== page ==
Medieval

I love it when architecture fails spectacularly. I’ve previously talked about the Bent Pyramid in ancient Egypt, which took 20 years to build and doesn’t actually contain anyone because it threatened to collapse. There’s also the Black Pyramid, whose mud brick core essentially melted during construction. But, just to ensureContinue Reading

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Sainte Chapelle, gothic architecture

One of the things I deal with is the continuing use of the term Dark Age to describe the Middle Ages. It wasn’t that dark, at least not overall. It did get pretty ugly at the beginning, however, and it was definitely different from what came before it, which wasContinue Reading

This strange entity known as the Holy Roman Empire never fails to confuse students. Let’s start with what it isn’t: It’s not the Roman Empire. It’s not the Eastern or Western Roman Empires, into which the Roman Empire split in the fourth century C.E. (Western Roman Empire falls in 476Continue Reading

Discarding Images, a common source of crazy medieval images for me, often labels their images in a very straight-forward manner, such as “Jupiter Castrates Saturn,” which is exactly what it sounds like, and is in no way safe for work.  Every once in a while, however, I encounter an imageContinue Reading

Kings of the War of the Roses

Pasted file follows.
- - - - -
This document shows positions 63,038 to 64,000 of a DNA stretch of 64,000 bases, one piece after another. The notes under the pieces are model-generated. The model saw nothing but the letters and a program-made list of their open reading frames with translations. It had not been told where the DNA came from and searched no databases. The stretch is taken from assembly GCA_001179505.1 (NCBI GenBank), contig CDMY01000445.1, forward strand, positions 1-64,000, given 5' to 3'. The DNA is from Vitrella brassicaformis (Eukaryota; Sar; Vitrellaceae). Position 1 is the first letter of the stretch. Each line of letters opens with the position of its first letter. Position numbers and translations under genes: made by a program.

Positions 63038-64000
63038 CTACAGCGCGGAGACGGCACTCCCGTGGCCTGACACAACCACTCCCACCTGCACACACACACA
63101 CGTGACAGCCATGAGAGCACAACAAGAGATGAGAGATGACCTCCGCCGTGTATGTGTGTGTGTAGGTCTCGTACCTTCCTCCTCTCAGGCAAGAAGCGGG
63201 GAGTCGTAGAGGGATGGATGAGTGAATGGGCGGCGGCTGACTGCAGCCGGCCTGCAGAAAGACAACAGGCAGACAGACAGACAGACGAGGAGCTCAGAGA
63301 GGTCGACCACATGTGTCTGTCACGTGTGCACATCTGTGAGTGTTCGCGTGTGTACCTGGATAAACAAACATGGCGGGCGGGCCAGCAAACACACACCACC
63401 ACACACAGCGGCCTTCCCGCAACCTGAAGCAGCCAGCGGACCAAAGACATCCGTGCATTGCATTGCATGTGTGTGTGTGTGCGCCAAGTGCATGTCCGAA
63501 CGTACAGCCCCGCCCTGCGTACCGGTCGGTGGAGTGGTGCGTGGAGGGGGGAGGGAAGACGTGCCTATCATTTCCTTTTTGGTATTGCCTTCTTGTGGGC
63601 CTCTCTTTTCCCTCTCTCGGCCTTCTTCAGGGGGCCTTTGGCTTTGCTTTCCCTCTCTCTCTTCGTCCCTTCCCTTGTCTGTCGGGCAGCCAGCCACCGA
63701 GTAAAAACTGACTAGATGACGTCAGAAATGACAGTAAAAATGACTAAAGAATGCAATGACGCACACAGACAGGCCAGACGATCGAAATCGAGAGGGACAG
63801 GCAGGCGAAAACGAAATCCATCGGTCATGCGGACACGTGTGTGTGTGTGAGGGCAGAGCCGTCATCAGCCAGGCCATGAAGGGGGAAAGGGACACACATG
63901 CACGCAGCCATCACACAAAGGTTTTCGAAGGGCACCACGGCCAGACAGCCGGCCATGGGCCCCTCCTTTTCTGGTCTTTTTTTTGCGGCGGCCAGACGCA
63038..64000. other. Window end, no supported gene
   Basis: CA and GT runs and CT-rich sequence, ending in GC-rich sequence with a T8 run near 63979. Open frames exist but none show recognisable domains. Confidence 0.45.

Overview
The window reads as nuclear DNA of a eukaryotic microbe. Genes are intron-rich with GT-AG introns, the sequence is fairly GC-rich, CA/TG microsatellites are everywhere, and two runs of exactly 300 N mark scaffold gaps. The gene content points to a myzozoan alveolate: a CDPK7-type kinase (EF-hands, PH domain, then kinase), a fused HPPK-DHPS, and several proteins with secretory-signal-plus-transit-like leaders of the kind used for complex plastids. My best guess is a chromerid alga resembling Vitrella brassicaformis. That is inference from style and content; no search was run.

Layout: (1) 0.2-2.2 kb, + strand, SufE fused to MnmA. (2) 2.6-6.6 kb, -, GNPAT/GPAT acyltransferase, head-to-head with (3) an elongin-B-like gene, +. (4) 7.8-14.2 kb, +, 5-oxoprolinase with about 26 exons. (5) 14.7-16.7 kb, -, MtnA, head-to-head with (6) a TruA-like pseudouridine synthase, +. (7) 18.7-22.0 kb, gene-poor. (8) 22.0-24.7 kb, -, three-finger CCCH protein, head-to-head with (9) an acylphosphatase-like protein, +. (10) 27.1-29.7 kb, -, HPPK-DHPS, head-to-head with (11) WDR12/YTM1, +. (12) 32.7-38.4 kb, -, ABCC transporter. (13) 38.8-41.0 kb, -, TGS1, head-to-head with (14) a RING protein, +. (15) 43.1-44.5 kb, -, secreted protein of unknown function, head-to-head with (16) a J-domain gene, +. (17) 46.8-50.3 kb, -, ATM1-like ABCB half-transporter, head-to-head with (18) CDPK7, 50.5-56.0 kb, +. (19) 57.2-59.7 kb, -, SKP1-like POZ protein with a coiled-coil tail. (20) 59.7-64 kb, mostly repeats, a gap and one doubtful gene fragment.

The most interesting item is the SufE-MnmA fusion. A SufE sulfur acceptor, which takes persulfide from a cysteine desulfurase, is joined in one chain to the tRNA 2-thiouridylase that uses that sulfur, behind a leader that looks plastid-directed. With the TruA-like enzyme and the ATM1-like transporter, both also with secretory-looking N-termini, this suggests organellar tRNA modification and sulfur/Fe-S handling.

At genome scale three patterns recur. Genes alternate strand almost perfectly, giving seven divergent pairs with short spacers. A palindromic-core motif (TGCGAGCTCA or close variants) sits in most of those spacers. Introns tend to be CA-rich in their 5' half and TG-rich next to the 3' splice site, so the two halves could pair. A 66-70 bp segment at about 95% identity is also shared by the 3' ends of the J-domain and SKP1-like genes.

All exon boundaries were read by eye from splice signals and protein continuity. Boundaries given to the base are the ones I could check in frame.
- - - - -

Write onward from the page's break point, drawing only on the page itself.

The term War of the Roses wasn’t used until the 18th century and not popularized until the 19th, while the war itself was fought in the 15th.  Like many wars, it had no official name at the time of conflict, but it could be described as a series of civilContinue Reading

That awkward moment you realize most people's knowledge of the Middle Ages comes from Monty Python.

Medieval is a rather abused word, often being used to cover everything from the fall of the Roman Empire to…well, gosh only knows.  People commonly mash it at least with the Renaissance, which comes with it a healthy sense of irony as Renaissance thinkers very actively separated themselves from medieval culture. Continue Reading

St Augustine Objecting in Lombard's Gloss of the Psalms

Medieval marginalia is most known for being bizarre and offensive. It frequently is, but not always, particularly in earlier manuscripts. In the mid 12th century, Peter Lombard wrote a gloss of the psalms. That is, he created pages that displayed both the text of the Book of Psalms and hisContinue Reading

As explained here, medieval artists have very little interest in image backgrounds. However, as we get further into the High/Late Middle Ages, we see more and more of it, until artwork starts turning more realistic in general, and then we start seeing environment. Often they aren’t particularly relevant. Look atContinue Reading

Through most of the Middle Ages, artwork had a decided lack of environment. If you weren’t familiar with medieval Christian Art, you’d have a hard time knowing what the image at right even is, much less where it is happening. What I see: Man with a bad bleach job andContinue Reading